Discovering and reading code is another part of this magic. I'm sure many of us have had the experience of looking at an app or a machine and imagining how its programming would have been written, how we would write it.
It may not be obvious but being a software developer can get lonely. It’s really easy to lock ourselves in our rooms and code away, as long as there’s the Internet, your brain will never complain because the supply of code, cats and funny videos is endless.
Working on things alone by myself is great fun and I thoroughly enjoy it. I have also found that working with others, even if we were working on different things, made my work better. Making friends with those who work in the same space and complement us can have impact that we may not foresee.
The friendship of the two Steves and their respective talents has fundamentally shaped our technology space and created new livelihoods for millions of people. This could be called networking but networking isn't useful if we can’t make a connection to benefit and propel each other.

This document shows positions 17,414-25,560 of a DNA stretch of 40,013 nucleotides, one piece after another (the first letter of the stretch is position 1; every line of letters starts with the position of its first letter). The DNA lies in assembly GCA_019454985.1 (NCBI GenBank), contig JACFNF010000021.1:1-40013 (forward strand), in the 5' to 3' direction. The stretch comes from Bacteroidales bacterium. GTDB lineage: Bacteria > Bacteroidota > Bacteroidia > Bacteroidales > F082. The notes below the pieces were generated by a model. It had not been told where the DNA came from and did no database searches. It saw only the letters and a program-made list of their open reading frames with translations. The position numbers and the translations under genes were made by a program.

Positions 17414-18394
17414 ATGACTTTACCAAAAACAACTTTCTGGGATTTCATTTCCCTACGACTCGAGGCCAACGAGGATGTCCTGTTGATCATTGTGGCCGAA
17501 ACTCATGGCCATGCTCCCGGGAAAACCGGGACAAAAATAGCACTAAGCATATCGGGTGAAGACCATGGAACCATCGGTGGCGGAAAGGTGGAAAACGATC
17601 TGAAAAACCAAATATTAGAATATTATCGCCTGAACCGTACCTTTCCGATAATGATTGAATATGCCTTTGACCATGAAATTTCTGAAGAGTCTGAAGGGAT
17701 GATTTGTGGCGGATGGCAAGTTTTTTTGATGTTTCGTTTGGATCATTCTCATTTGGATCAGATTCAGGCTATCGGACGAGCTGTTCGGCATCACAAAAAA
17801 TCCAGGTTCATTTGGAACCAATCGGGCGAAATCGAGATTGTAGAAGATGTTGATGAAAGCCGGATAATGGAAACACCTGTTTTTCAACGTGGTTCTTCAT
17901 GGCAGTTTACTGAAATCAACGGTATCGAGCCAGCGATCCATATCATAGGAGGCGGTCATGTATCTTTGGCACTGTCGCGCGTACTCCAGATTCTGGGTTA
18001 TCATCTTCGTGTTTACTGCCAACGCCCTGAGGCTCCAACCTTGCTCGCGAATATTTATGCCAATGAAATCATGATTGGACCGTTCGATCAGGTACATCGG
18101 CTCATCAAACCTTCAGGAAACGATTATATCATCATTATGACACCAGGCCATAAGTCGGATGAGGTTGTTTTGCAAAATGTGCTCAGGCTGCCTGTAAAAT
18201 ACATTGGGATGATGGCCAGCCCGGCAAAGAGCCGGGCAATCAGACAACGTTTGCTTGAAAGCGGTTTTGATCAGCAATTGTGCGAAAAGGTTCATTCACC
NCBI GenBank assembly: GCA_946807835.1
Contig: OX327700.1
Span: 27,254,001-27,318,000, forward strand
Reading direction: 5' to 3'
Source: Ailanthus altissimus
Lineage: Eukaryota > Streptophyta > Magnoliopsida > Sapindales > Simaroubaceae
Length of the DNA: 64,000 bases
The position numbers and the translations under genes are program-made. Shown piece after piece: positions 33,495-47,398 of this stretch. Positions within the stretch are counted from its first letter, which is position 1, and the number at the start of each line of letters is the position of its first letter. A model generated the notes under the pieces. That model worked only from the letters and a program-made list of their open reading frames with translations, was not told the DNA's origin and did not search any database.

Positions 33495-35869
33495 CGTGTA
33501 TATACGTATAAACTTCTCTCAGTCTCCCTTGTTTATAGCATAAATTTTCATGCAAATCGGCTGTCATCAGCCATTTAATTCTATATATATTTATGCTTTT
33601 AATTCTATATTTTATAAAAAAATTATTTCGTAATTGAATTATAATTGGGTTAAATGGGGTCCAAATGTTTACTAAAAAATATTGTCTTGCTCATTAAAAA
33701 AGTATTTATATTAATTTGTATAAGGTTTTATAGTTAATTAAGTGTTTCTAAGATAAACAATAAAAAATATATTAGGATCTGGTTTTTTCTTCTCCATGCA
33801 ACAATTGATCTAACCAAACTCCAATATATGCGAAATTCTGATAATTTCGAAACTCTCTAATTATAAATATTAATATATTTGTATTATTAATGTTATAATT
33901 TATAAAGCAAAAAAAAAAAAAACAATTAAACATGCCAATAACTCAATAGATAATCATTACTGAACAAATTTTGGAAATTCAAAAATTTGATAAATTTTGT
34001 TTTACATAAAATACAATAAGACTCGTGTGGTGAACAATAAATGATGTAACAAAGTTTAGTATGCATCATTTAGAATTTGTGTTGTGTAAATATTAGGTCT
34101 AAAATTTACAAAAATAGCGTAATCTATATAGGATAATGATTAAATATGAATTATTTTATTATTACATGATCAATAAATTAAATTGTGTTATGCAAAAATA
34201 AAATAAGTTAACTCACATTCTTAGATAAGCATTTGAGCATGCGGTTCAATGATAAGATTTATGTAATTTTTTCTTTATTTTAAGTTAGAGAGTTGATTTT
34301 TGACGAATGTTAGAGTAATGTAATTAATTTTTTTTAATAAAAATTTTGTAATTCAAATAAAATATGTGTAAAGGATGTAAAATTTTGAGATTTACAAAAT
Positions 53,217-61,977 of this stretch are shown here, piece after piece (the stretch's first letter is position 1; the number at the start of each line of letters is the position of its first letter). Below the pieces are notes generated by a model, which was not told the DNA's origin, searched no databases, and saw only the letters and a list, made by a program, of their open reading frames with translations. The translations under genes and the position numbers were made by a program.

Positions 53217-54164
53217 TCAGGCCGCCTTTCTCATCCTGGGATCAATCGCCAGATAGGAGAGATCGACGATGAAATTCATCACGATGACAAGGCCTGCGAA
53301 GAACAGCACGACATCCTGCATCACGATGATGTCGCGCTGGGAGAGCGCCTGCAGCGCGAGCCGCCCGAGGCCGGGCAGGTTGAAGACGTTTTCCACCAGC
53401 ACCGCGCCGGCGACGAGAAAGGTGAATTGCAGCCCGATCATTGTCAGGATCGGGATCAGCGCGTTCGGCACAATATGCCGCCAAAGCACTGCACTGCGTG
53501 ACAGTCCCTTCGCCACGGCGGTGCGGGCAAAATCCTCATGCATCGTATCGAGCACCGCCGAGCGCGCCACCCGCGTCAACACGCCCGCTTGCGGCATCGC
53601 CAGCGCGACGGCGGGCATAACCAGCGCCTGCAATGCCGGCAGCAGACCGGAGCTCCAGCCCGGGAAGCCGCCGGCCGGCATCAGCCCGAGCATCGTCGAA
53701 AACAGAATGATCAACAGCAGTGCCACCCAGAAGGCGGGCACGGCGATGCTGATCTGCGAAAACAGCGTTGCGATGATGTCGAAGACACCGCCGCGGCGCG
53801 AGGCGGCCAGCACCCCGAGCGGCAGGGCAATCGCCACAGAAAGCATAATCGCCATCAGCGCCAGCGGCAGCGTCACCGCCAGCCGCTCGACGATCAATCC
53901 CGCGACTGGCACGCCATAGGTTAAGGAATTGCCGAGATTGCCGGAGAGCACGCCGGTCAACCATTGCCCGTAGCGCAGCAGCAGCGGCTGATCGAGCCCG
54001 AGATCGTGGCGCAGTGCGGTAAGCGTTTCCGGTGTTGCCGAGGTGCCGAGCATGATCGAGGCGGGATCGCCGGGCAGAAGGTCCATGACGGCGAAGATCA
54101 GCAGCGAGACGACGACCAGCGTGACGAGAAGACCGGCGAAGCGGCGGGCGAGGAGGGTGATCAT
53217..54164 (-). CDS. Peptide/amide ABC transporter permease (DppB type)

Follow other developers
When I look back to what impacted my career so far, I realize that following the other developers played a major role. It let me tap into the plethora of experience and knowledge that they shared. I read and went down the rabbit holes, finding out more about the topics I didn’t know or understand. Some of what I learned, I still use, and others I don’t but there was no reason for me to narrow my scope of learning. This brings me to my next point.
Be open & think large
We tend to live in our bubbles where of us speak English, are right handed and able-bodied. This shows in the code we write and the products we build. If the goal of technology is to better our lives, we have to make sure we build for everyone.